The Original Eco-wrap

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CRAFT: The Original Eco-Wrap

With the environment at the forefront of our minds, plastic-free packaging has become one of the key ways we’re all striving to reduce our negative impact on the planet. But look east and you’ll discover that the Japanese have been using paper, cloth and even plants to sustainably wrap goods for millennia.

Japan’s ingenuity for wrapping can be traced back thousands of years, to the prehistoric Jomom period. Over many generations, daily life and cultural tradition have given rise to an infinite variety of clever ways to store, carry and gift-wrap.

Wrapping with paper

Whether its gifts given in ornate origata-style wrapping or no-frills street food presented in a simple paper wrap, Japan has a long-established love affair with paper packaging. Making good use of the country’s abundant kozo (mulberry) trees, paper wrapping can be found everywhere from high-end confectioners to casual izakaya – humble, beautiful and oh-so satisfying to receive and unwrap.

Wrapping with straw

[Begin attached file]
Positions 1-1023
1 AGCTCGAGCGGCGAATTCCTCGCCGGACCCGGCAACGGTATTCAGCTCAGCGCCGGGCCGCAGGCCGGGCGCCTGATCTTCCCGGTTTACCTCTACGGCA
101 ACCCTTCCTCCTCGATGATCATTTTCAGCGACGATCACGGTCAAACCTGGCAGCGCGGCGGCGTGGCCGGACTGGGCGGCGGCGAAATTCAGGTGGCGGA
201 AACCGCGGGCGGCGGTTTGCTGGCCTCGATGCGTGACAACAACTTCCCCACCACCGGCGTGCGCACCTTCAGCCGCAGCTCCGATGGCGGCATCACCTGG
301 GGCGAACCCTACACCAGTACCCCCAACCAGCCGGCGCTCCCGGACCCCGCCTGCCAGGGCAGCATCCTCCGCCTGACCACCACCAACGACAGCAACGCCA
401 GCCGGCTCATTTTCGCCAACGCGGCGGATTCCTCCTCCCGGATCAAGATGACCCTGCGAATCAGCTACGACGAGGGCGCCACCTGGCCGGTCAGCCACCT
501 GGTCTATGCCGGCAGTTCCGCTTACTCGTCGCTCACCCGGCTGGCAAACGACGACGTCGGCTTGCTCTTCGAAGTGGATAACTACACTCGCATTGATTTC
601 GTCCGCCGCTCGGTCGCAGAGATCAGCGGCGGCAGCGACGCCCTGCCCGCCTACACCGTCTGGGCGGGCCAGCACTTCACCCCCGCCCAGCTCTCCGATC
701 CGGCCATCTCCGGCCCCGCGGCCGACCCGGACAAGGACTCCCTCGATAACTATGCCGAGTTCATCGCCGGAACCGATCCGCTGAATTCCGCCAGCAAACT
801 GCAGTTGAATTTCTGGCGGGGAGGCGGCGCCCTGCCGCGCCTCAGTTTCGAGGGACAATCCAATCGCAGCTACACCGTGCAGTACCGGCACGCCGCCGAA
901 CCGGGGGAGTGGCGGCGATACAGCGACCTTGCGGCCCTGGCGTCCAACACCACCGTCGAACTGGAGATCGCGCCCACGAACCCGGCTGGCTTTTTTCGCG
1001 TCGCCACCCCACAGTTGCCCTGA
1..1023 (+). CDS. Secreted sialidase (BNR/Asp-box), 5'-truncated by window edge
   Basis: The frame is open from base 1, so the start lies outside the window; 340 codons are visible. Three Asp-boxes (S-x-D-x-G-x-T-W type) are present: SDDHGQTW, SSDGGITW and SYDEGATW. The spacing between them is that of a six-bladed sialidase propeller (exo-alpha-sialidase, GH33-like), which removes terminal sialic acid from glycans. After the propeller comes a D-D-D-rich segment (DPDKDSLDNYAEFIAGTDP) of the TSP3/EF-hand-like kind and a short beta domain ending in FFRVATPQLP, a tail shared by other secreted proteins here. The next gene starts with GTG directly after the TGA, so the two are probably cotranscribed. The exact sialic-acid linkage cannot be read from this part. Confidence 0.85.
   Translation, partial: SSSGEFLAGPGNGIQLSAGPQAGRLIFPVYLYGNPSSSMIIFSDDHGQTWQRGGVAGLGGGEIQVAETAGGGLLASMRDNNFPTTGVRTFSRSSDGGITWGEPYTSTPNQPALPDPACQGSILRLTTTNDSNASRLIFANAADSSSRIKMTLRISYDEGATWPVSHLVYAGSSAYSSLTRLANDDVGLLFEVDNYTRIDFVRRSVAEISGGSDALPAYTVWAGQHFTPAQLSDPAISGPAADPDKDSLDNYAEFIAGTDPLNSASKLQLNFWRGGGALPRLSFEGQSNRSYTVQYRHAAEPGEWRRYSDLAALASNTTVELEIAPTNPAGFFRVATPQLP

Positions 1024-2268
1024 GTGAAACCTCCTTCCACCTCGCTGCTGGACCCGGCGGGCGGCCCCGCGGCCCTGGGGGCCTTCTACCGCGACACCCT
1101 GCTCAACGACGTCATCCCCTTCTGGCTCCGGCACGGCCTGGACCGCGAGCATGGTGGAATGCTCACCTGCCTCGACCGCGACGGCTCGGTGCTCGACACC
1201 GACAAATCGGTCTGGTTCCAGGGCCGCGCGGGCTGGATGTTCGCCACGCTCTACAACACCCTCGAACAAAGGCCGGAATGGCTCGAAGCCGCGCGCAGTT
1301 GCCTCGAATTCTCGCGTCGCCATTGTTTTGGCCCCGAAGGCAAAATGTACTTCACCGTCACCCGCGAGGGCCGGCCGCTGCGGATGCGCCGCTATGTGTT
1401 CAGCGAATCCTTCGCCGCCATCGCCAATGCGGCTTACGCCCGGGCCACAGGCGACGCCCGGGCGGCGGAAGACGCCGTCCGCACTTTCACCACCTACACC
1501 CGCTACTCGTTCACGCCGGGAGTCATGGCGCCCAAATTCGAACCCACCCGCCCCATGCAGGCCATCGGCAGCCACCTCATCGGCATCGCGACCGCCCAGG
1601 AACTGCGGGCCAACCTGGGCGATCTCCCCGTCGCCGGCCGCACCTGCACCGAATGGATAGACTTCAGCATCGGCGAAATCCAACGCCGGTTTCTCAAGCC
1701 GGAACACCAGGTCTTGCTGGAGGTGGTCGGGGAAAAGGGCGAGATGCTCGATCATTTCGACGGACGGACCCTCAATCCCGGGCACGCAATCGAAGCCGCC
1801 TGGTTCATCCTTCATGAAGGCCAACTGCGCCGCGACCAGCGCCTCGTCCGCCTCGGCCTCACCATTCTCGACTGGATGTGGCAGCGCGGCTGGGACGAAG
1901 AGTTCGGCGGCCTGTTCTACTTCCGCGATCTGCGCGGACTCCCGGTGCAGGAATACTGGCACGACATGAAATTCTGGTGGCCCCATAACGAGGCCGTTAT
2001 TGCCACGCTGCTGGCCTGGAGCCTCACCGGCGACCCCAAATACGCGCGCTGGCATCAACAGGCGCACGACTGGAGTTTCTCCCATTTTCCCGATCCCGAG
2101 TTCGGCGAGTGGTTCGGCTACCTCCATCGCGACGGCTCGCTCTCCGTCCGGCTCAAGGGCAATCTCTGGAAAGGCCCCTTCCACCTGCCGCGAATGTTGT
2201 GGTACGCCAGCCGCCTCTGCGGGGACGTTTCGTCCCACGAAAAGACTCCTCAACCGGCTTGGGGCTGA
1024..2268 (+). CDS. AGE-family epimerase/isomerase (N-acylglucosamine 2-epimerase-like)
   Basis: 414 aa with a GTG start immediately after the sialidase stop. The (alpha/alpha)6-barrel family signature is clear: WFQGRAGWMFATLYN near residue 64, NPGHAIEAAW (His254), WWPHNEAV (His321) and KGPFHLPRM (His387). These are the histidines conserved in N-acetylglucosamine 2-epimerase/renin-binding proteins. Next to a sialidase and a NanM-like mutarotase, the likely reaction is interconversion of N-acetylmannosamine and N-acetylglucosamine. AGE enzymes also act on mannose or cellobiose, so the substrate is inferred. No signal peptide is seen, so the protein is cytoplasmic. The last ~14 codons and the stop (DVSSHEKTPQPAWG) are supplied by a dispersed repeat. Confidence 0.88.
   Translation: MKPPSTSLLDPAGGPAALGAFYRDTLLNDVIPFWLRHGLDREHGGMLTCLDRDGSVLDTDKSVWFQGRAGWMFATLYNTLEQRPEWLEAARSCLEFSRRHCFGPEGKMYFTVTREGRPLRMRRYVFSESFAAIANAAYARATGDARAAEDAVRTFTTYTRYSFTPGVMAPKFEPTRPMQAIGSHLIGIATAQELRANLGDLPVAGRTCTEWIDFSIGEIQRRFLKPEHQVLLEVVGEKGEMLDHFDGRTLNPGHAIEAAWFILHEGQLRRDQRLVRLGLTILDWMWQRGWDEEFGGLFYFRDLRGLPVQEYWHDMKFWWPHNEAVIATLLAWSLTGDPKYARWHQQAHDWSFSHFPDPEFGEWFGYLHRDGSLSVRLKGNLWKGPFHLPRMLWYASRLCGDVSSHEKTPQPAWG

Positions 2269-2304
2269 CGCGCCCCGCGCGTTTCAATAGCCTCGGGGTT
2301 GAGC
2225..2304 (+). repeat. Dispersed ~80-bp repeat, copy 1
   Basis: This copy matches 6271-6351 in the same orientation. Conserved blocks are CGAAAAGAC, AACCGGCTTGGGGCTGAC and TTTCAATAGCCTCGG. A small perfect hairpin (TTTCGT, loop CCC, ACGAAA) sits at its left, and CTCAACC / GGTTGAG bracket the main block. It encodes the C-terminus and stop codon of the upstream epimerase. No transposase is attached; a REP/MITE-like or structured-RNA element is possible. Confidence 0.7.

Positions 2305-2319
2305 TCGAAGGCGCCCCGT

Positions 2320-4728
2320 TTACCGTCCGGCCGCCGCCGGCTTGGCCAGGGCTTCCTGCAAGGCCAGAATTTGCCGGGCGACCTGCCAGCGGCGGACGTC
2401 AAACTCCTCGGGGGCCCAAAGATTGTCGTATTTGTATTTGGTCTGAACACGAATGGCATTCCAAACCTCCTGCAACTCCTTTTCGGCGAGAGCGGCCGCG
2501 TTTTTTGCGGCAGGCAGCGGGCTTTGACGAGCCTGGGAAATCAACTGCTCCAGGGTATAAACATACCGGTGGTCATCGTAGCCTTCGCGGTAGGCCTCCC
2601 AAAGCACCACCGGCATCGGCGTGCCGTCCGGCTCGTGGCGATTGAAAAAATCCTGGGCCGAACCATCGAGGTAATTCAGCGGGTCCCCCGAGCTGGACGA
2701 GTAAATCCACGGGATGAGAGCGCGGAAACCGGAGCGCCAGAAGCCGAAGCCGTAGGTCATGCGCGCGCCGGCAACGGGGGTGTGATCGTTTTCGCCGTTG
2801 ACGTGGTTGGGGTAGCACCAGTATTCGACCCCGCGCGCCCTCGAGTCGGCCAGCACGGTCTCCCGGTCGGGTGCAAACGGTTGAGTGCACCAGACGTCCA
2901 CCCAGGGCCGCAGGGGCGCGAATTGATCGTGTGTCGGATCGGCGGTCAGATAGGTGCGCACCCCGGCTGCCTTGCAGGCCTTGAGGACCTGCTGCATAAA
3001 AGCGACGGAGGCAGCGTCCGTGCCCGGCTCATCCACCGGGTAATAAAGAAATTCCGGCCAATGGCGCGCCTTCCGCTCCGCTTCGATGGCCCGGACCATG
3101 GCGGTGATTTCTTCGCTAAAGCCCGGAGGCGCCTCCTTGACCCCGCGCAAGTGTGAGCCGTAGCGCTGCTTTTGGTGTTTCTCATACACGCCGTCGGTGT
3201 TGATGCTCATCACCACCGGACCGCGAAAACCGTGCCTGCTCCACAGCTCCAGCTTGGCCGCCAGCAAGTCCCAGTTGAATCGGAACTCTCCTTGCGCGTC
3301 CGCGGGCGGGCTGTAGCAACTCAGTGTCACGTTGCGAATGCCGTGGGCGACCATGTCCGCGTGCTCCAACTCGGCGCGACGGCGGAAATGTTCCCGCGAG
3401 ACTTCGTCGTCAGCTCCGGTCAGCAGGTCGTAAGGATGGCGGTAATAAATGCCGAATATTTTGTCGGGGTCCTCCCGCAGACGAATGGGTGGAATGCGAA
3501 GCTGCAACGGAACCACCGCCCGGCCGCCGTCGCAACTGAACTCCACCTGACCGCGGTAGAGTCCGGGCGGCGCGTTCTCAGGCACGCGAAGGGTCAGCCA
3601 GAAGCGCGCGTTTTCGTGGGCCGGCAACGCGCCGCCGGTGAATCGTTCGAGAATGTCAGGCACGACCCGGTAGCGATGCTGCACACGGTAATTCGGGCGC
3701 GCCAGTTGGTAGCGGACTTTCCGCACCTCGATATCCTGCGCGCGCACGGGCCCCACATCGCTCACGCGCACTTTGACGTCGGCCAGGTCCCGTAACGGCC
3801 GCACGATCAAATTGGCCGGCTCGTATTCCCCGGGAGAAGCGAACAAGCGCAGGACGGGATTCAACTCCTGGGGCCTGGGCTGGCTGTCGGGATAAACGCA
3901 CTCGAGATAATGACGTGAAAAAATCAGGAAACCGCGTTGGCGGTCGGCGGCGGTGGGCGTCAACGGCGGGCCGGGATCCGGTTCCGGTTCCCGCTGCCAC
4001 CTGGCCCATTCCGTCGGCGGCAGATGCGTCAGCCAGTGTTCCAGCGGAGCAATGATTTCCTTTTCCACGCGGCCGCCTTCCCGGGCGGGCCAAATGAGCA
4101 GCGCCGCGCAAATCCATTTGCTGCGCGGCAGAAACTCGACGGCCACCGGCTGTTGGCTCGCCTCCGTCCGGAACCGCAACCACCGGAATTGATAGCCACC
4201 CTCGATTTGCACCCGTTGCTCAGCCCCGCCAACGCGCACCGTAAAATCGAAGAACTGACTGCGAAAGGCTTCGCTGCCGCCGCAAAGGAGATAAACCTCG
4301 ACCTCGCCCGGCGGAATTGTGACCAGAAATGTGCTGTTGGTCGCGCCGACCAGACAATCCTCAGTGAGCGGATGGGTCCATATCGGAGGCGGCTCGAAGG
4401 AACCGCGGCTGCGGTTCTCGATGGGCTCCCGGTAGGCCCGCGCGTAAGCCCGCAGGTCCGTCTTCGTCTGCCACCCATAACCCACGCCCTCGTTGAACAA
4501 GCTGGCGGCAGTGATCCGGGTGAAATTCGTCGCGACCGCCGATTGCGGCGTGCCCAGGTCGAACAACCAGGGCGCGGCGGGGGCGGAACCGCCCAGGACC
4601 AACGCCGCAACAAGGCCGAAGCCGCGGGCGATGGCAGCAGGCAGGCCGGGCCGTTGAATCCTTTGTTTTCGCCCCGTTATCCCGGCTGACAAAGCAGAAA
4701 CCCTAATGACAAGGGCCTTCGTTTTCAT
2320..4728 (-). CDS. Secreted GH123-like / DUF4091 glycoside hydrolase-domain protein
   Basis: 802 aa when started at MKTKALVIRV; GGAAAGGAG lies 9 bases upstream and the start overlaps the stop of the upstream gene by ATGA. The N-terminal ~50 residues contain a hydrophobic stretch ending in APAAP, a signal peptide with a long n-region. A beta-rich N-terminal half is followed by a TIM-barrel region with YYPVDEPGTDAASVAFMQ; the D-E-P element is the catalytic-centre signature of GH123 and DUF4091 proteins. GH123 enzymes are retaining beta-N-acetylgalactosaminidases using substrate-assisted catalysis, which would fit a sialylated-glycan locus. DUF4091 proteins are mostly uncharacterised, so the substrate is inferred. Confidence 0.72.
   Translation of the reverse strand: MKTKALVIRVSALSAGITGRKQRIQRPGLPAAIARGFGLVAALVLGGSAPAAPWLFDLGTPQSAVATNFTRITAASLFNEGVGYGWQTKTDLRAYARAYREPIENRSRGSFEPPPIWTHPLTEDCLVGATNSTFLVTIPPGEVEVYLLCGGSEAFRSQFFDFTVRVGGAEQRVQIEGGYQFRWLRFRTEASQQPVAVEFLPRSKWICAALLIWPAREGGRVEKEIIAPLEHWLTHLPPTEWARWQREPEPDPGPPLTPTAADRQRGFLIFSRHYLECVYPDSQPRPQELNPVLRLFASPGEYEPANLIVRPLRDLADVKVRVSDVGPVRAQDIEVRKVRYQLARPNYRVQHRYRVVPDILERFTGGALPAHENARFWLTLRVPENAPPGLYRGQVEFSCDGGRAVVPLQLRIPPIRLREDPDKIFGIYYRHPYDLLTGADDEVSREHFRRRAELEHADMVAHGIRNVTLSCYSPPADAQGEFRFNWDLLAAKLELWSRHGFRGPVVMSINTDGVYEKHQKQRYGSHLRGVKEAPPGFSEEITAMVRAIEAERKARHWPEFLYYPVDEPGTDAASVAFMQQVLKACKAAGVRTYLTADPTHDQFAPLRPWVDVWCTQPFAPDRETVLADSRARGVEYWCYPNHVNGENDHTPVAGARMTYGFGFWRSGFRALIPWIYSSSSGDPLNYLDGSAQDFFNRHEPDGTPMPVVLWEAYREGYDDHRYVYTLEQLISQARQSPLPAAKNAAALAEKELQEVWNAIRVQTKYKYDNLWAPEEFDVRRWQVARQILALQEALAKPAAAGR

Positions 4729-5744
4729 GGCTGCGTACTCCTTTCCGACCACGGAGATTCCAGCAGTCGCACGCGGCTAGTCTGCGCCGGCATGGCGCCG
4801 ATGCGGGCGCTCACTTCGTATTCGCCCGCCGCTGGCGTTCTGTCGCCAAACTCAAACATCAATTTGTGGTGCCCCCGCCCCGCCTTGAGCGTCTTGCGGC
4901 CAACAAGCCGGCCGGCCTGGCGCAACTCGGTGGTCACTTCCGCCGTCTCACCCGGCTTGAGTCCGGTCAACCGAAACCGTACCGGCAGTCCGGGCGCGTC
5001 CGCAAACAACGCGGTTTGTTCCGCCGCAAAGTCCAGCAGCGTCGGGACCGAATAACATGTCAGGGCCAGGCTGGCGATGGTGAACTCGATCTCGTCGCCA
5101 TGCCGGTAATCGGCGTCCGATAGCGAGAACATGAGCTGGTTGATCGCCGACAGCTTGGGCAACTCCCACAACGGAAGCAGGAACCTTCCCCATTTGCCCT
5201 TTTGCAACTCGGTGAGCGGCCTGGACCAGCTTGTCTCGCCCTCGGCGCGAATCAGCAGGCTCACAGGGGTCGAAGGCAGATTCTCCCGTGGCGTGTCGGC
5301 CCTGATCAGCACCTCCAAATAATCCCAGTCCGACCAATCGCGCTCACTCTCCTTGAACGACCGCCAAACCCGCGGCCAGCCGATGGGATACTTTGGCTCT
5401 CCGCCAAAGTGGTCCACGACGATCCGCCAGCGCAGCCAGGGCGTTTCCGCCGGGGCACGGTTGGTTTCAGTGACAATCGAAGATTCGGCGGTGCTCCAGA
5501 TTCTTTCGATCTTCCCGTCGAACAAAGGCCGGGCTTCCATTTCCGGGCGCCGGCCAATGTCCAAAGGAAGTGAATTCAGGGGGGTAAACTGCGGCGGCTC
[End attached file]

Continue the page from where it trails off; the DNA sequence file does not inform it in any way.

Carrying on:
With roots in Japan’s agricultural heritage, wrapping with straw is a by-product of rice cultivation, making use of the exceptionally strong fibres of harvested, dried rice plants. Abundant and easily accessible, rice straw became a key material for wrapping everything from sake to delicate eggs.

Wrapping with plants

What could be more sustainable than using plants to wrap food? Simple and beautifully delicate, Japanese confectioners have been using leaves to wrap wagashi sweets for centuries, choosing plants to chime with the seasons – for example sakura mochi, wrapped in cherry leaves in spring, or Kashiwa mochi, wrapped in oak leaves in autumn.

Wrapping with cloth

But possibly the most versatile plastic-free wrapping of all, Japan’s furoshiki cloths are used to wrap and transport everything from gifts to groceries. Sturdy and reusable, furoshiki come in a multitude of sizes and designs, and can be folded and tied in a variety of ways to suit the contents and occasion.

All images via Japan House London

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